Verbalize every step

"We are going to go inside now"

 

"It's going to be loud but don't worry, I have your headphones here."

 

"We are going to say hi to three new people okay?" 

 

Verbalizing each step, or 'priming' your child, gives them a sense of security as they will know what to expect. Even as adults, we tend to feel anxious if we attend an event without knowing what it's about or who will be there. With many unfamiliar stimuli, it can be daunting and challenging for children with ASD to cope.  

 

If your child has higher comprehension capabilities and is able to learn through visuals, having a story board with words and pictures is also a good way to prime your child. Go through the story board several times a day leading up to the actual event helps in desensitizing the whole situation. In your story board, it is good to keep in mind to include details such as:

 

-The time of arrival and when you will be leaving the place

-Location of where the event will take place

-General itinerary of the activities that will take place (lou sang, red packet exchange, etc)

-People your child will meet (you may show them pictures if you have)

-Behaviors that are expected from your child (saying "hi/thank you", smiling for photos etc.) 

 

Sometimes it helps giving your child a schedule. This will help with predictability of what will happen next and when they can go home.

 

Bring redirection activities 

In the case of your child feeling overwhelmed by any triggers, always pack a few distractions to prevent an escalation of behavior (to a tantrum, self-injury, aggression, etc). You can prepare what to bring based on the triggers that had previously been identified earlier. Some good items for distraction can be:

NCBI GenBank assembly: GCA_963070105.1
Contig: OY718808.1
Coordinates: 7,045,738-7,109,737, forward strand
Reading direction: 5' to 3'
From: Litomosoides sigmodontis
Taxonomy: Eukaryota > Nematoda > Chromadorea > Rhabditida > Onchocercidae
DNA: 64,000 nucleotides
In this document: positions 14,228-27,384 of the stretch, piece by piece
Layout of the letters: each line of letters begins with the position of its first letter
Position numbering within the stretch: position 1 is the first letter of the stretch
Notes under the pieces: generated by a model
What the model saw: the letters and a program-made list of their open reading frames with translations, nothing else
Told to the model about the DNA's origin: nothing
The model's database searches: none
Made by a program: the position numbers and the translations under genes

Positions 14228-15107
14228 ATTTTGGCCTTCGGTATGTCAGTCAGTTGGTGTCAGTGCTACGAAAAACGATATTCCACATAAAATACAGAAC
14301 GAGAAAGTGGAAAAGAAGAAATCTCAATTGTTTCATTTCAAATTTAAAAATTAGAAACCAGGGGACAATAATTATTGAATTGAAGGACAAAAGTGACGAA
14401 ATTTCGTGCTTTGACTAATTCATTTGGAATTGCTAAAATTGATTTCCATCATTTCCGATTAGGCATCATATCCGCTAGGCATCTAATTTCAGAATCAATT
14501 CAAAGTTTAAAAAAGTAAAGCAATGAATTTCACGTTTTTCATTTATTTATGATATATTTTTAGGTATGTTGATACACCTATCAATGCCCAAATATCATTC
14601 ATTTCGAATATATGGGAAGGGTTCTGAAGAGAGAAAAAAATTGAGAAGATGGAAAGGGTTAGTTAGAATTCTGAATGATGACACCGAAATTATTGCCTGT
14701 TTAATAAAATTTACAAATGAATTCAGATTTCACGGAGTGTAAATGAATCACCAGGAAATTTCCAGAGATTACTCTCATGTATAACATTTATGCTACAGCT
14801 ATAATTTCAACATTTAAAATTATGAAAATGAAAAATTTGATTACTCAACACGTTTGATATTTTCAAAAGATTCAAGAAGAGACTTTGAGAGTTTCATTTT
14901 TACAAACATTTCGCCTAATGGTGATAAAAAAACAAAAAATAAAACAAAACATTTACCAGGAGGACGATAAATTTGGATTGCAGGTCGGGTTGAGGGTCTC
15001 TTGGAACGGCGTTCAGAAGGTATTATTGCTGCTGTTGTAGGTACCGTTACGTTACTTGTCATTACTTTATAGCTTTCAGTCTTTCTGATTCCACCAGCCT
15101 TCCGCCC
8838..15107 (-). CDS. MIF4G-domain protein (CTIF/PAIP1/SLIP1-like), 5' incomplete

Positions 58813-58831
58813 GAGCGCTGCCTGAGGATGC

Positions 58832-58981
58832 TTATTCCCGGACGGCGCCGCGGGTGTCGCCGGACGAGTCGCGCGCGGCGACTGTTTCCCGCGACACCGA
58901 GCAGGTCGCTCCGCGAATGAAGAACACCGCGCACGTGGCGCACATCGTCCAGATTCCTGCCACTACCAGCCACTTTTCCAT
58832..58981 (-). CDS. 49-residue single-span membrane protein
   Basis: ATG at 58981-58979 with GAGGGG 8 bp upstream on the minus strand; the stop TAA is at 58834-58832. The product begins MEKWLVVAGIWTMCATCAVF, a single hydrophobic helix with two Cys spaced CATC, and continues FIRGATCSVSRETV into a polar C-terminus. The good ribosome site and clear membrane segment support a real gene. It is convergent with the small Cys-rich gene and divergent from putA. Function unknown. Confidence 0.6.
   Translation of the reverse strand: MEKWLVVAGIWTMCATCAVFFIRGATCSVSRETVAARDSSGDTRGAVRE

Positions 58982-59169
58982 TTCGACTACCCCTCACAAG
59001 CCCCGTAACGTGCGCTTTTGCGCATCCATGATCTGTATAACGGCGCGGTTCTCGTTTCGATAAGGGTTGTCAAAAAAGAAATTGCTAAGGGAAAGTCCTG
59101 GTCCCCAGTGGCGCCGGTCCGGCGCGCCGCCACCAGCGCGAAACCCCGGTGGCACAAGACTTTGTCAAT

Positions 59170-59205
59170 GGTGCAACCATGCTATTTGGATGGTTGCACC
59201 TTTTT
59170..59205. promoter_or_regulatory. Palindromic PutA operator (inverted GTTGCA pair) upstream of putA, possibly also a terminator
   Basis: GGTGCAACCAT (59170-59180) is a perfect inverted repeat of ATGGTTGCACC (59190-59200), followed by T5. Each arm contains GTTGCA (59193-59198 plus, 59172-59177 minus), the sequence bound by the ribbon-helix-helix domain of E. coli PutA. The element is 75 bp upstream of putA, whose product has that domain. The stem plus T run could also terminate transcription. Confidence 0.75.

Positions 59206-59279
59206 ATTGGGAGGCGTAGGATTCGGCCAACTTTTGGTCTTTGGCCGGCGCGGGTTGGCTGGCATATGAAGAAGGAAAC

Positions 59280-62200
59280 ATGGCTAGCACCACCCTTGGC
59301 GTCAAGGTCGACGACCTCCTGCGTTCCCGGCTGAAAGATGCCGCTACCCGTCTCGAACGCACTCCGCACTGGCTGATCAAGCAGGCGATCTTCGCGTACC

-Headphones

-Coloring books

-Highly preferred toy

-Devices such as iPad/iPhone

-Their favourite food/drink.

 

Practice expected behaviors  

Besides running the desensitization plan, it is also advisable to teach behaviors that your kid is expected to have during the Chinese New Year visit. Some of the expected behaviors may be:

 

- Wishing "Happy Chinese New Year" 

- Giving the "Gong Xi Fa Cai" gesture 

- Saying "thank you" upon receiving a red packet

- Smiling for the camera

 

The tip and strategies above are just simple guidelines to help you prepare your kiddos for Chinese New Year. As each child with ASD is different, some of the strategies may need to be individualized to their specific needs and functioning level. 

 

Here at Autism Link, we specifically target issues such as these and prepare our kiddos accordingly! We find that it provides that little bit of extra support for them and their families. Hope this article will help you and your kiddos have a successful Chinese New Year. Gong Xi Fa Cai everyone and have a happy holidays ahead! :)